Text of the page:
The lanes narrowed as level land turned into rounded curves moving uphill. I waited for the high beams to see the stretch of road in front of me. Then I gripped my seat, clenched my teeth, and started reaching for the imaginary brake.
“Slow down,” I whispered for about the twentieth time.
Occasionally I would unclench my teeth to laugh at my husband, who would slow down the car and dramatically throw his arm across my chest, mimicking my frenzied behavior. But at one point, he looked at me and said, “Why are you worrying? What can you do?”
I knew I didn’t have a logical explanation, but I tried to defend myself anyway, by saying I couldn’t see and assuming his vision was as poor as mine.
I tried to relax, but it wasn’t ten minutes before I sank into my seat and my foot found the imaginary brake again. I even questioned whether we were heading in the right direction.
He didn’t look at me that time, nor any of the other times I freaked out.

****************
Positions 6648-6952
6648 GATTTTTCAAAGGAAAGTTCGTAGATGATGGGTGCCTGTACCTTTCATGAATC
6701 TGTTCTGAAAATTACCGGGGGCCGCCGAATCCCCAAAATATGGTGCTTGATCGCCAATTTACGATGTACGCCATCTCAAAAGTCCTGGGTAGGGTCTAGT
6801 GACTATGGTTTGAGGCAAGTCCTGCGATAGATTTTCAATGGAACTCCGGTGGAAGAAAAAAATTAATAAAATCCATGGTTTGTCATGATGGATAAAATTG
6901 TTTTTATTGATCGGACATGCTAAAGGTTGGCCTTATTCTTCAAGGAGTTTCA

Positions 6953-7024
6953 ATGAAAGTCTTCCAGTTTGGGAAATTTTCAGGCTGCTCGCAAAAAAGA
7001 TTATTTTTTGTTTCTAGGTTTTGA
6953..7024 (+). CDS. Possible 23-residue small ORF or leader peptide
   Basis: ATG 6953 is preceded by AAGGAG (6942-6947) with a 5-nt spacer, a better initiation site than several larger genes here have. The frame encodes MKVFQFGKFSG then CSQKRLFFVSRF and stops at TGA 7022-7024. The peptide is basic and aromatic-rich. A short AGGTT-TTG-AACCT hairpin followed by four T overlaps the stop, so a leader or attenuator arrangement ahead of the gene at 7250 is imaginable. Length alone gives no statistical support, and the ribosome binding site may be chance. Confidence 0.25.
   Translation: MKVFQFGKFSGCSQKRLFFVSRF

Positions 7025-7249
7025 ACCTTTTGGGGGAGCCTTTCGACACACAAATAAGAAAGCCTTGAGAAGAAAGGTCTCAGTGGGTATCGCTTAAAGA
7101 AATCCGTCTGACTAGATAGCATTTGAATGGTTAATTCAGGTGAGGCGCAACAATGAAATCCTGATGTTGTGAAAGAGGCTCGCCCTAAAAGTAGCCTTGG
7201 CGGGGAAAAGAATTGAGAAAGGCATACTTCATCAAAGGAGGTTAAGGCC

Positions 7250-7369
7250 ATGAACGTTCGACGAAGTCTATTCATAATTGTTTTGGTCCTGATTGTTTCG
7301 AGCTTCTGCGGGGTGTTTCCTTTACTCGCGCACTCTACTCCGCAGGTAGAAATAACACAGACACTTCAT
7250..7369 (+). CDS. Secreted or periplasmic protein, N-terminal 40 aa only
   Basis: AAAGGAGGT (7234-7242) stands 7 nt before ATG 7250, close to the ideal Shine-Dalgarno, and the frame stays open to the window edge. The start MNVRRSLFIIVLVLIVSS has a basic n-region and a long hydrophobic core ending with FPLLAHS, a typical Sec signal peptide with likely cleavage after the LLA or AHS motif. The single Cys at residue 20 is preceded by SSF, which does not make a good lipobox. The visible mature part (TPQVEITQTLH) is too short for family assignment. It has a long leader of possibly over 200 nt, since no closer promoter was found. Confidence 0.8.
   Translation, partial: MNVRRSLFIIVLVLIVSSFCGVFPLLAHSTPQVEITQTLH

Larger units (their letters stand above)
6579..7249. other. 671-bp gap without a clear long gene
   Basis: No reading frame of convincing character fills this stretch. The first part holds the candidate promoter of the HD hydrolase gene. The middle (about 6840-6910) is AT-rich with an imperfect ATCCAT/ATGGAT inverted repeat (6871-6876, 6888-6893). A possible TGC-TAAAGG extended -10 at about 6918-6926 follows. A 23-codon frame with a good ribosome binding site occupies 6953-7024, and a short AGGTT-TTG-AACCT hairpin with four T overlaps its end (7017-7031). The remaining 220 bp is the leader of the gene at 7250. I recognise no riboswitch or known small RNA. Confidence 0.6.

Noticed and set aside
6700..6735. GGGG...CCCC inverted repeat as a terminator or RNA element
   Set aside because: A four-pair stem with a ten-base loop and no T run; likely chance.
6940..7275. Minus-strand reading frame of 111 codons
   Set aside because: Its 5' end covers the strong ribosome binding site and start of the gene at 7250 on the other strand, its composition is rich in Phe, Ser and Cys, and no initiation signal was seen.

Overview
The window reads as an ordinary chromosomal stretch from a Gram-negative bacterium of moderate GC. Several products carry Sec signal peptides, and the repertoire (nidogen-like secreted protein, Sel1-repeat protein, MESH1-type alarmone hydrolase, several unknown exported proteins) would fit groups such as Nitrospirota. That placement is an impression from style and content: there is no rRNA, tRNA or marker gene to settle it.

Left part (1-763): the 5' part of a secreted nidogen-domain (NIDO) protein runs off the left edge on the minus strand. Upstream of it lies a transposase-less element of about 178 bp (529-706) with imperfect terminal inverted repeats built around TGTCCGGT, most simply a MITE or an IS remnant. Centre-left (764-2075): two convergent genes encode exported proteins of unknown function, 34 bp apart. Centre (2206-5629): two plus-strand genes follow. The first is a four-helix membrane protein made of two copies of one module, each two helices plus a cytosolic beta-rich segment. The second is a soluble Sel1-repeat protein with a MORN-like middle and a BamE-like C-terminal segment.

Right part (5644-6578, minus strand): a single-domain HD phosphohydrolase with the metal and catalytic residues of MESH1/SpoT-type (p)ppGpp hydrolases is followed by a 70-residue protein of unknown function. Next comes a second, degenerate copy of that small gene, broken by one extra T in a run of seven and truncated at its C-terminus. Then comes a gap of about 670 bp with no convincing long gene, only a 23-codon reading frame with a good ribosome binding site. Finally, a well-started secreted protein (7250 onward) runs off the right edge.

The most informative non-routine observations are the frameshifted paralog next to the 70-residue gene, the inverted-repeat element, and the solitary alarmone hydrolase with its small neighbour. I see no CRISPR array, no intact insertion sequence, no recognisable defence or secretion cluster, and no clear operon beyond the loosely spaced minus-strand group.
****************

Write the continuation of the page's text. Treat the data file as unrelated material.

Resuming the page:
He just continued driving and later said, “You’re going to learn to trust me one day.”
I would love to say my anxiety stopped right then and there. But it didn’t. Not until we got to our destination, I saw my friends and their precious babies, and daylight showed a view that was more beautiful than I imagined and more peaceful than I ever expected.
I do trust my husband, but I clearly didn’t show it during the trip up to that mountain cabin.
And I think it’s a lot like what can happen to Christians when we find ourselves embarking on new territory.
We claim to believe in God, but at times our actions show we don’t fully trust Him to direct our paths. We hold on to things when we should let them go; we hesitate; and we try to call the shots — all because we can’t see what’s ahead.
We do this without realizing those moments only we show God how much we don’t believe that He’s given us the gift of grace through faith; and that He promises to act (Psalm 37:5), make our paths straight (Proverbs 3:5-6), be our shield (Proverbs 30:5), and be our everlasting rock (Isaiah 26:4) when we put our trust in Him. The things that can help us make it through those rough uphill treks.
I guess, sometimes God has to take us up a mountain kicking and screaming so we can experience the beauty of what’s on the other side, and grow our trust.
We’ll learn one day, right?